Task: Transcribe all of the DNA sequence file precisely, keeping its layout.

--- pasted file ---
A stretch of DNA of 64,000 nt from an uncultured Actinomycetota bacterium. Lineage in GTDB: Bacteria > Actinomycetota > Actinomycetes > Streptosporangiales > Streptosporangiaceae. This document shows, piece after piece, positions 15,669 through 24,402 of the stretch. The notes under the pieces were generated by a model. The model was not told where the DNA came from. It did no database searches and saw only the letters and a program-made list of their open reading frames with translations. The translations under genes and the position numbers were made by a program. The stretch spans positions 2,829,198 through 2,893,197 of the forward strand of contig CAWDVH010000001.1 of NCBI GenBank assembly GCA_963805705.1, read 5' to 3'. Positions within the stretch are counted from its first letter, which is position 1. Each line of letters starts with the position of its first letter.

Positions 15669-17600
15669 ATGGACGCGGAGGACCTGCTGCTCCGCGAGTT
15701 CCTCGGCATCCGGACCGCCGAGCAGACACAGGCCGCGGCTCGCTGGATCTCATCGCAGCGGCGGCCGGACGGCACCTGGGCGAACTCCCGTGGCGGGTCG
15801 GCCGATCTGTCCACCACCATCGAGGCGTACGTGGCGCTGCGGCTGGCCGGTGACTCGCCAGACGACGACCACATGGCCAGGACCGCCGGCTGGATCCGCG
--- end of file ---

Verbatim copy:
A stretch of DNA of 64,000 nt from an uncultured Actinomycetota bacterium. Lineage in GTDB: Bacteria > Actinomycetota > Actinomycetes > Streptosporangiales > Streptosporangiaceae. This document shows, piece after piece, positions 15,669 through 24,402 of the stretch. The notes under the pieces were generated by a model. The model was not told where the DNA came from. It did no database searches and saw only the letters and a program-made list of their open reading frames with translations. The translations under genes and the position numbers were made by a program. The stretch spans positions 2,829,198 through 2,893,197 of the forward strand of contig CAWDVH010000001.1 of NCBI GenBank assembly GCA_963805705.1, read 5' to 3'. Positions within the stretch are counted from its first letter, which is position 1. Each line of letters starts with the position of its first letter.

Positions 15669-17600
15669 ATGGACGCGGAGGACCTGCTGCTCCGCGAGTT
15701 CCTCGGCATCCGGACCGCCGAGCAGACACAGGCCGCGGCTCGCTGGATCTCATCGCAGCGGCGGCCGGACGGCACCTGGGCGAACTCCCGTGGCGGGTCG
15801 GCCGATCTGTCCACCACCATCGAGGCGTACGTGGCGCTGCGGCTGGCCGGTGACTCGCCAGACGACGACCACATGGCCAGGACCGCCGGCTGGATCCGCG